by Tom Zampieri
Legislative Recognition Award Presented to Congressman Walz
BVA has honored Representative Tim Walz (D-MN-1) with the organization's 2012 National Legislative Recognition Award for his years of support on health care and benefits legislation affecting blinded veterans.
A brief ceremony, held September 19 in Walz's Washington office, included the presentation of a framed Braille flag. The engraving reads: "In grateful appreciation of your commitment to our nation's blinded veterans and their families."
In office of Representative Tim Walz, left to right, Tom Zampieri, Representative Walz, Tim Fallon, and Steve Baskis.
I was accompanied at the ceremony by Operation Iraqi Freedom blinded veteran Steve Baskis of Glen Ellyn, Illinois, and Lieutenant Tim Fallon, who lost most of his sight in 2010 while serving in operations in Afghanistan. Steve had visited with Representative Walz in his office on previous occasions prior to the award ceremony.
"Congressman Walz has been a great champion for many disabled veteran causes and I especially appreciate his recent work on behalf of blinded veterans and their families," said Steve prior to the presentation.
In a press release associated with the award, I explained Congressman Walz's role in making possible a major legislative victory for blinded veterans this past July by sponsoring an amendment that increased vital funding for vision trauma research.
"This effort, coupled by his work to foster more effective cooperation between the Department of Defense and the Department of Veterans Affairs, will positively impact the lives of our combat eye injured and their families for decades to come," the statement read.
Of note to BVA is Congressman Walz's background as a retired Sergeant Major prior to his election to Congress, making him a respected leader of the House Committee on Veterans Affairs on issues relating to VA health care and benefits for veterans with vision loss.
BVA has been especially appreciative of Congressman Walz's open door policy with respect to the issues that have been important to veterans. In recent years we have benefited greatly from his cooperation, leadership, and proactive approach on so many occasions.
General Uncertainty, Victory For Special Adaptive Housing
Congress was in session fewer than nine days during the month of September. If my sole purpose were to update our membership on legislation passed within that time frame, my write-up would end with a single paragraph! I do feel obligated to address some of my previous concerns from early summer, however, and look ahead. I had only my imaginary crystal ball to look to for insight as to how Congress might deal with unfinished business during the lame duck session following the elections on November 6.
One key bill enacted in August is Public Law 112-154, "Honoring America's Veterans and Caring for Camp Lejeune Families Act of 2012." Section 306 of the bill provides for a significant change in the standard definition of legal blindness for veterans. This change expands eligibility for the Special Adaptive Housing (SAH) grant to those with 20/200 visual acuity or less, or 20 degrees or less of peripheral field loss.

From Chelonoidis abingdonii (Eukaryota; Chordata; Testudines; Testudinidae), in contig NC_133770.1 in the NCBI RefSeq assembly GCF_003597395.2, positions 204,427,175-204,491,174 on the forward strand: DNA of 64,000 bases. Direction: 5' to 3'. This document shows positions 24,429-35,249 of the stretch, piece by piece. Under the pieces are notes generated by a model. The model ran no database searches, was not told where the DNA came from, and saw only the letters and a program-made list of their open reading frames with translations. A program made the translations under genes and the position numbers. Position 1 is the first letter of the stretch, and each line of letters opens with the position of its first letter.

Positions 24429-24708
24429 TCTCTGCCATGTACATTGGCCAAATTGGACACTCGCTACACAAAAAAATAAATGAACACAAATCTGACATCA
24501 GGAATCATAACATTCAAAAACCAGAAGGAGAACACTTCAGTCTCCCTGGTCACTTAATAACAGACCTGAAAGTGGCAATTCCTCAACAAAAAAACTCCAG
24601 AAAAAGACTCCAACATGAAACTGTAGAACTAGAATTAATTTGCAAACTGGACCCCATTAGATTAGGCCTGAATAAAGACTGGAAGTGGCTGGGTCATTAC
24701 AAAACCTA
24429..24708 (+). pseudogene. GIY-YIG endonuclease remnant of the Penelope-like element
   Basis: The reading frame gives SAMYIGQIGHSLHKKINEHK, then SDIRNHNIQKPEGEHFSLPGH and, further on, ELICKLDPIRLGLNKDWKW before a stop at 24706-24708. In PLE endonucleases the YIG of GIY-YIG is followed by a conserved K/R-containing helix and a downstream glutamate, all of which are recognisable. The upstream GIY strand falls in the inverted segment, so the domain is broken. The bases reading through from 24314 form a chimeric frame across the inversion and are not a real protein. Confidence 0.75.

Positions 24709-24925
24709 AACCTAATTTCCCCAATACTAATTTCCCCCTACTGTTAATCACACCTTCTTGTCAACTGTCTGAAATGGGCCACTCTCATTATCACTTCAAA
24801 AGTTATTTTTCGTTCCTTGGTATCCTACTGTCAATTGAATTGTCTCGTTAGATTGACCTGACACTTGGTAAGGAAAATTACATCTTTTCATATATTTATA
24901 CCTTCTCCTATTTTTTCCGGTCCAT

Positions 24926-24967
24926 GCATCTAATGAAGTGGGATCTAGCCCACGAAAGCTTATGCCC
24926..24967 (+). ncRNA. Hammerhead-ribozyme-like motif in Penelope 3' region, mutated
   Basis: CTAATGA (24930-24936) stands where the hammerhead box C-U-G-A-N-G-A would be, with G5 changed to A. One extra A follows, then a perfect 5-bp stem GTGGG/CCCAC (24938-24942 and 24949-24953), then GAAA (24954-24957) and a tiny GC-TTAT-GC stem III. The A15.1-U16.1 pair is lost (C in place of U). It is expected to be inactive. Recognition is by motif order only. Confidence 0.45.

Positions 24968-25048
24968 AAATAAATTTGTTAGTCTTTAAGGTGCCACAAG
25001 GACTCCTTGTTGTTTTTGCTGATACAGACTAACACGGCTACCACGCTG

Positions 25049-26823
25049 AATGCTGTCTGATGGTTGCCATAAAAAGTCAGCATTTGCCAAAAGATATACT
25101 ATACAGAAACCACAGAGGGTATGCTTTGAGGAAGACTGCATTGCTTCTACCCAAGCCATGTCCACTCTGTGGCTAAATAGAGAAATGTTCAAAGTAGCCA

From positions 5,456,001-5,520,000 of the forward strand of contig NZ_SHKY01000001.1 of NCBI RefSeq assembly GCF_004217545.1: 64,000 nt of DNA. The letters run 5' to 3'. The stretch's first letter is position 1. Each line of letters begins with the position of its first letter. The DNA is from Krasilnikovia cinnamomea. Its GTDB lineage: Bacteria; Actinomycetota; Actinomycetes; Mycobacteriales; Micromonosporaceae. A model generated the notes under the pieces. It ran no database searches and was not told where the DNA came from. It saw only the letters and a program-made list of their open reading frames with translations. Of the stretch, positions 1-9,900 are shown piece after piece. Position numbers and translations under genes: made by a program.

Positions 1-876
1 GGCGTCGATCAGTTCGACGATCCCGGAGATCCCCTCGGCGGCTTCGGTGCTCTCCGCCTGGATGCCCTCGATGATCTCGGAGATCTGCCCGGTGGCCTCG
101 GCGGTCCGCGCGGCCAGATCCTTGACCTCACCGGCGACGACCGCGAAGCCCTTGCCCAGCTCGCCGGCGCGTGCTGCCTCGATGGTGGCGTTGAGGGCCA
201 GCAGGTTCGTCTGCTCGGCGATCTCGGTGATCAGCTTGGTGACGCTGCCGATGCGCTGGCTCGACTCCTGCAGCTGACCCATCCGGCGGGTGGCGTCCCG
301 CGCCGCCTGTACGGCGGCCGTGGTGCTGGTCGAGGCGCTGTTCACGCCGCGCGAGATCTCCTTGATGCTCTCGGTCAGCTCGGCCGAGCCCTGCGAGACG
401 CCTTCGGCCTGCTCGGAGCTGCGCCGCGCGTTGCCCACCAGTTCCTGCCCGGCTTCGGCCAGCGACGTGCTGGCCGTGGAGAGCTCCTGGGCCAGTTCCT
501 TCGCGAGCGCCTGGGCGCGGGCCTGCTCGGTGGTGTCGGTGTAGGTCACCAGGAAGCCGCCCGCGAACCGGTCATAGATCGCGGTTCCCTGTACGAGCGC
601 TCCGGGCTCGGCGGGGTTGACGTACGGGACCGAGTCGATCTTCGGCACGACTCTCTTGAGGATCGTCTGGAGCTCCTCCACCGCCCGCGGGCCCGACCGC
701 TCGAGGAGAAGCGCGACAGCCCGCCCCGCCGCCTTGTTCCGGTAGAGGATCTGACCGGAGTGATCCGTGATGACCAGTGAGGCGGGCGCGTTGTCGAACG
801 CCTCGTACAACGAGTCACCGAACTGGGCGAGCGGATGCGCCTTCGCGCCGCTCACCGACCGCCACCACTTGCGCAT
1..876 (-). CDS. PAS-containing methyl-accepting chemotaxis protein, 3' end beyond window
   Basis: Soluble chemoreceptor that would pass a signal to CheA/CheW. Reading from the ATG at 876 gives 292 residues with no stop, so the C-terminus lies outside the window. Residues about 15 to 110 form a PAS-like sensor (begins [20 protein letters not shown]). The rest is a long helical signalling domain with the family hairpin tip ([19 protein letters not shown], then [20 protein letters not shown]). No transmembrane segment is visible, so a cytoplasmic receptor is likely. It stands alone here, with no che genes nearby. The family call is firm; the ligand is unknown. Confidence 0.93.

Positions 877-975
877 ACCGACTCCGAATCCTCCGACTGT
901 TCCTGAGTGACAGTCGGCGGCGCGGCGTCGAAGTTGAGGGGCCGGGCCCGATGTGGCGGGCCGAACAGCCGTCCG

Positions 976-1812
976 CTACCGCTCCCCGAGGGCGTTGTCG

At press time, VA Central Office was working on revising and updating the SAH Manual M26-12 with a new section specific to blinded veterans. In coordination with VA Blind Rehabilitation Service (BRS), the manual will now include information about housing modifications that will be most conducive to helping blinded veterans live independently.
The process of getting this information into the new manuals may take a little longer than we would like. Nevertheless, any impatience we might experience with that will pale in comparison to the wait we experienced in getting the legislation passed. BVA members who have followed this process are aware of how long and painstaking it was. Now that it has really happened, we can appreciate it as a major accomplishment for blinded veterans and their families who may need to make modifications to their homes in order to accommodate their disability.
Beneficiary Travel and Other Transportation Issues
We reported in our Summer issue that beneficiary travel was debated in a Senate VA Committee hearing on June 27. At the time, we hoped that S. 1755 might be included in a mark-up vote in July since the possibility of a September vote was a long shot at best.
Unfortunately, the bill was not included in July and was not in a final committee vote in September. We must start all over again with beneficiary travel in the next Congress. Regardless of what the Senate might have done, there was no House hearing anyway and no real possibility of the companion bill, H.R. 3687, ever getting moved up for a vote on that side of the Capitol.
As with many issues in the past that have taken literally years to resolve, here we have still another one. In late January 2013, we will attempt to move this forward with the goal of improving one more quality of life variable for blinded veterans and their families.
We are also working with the VA Chief of the Veterans Transportation Program regarding barriers to local transportation that affect access to the primary care clinics and other medical center appointments. VA has admitted that changes must be made in the area of transportation if visually impaired veterans are to successfully access health care. BVA will work with internal VA offices and entities outside VA to bring about necessary changes.
Research Funding and Continuing Resolutions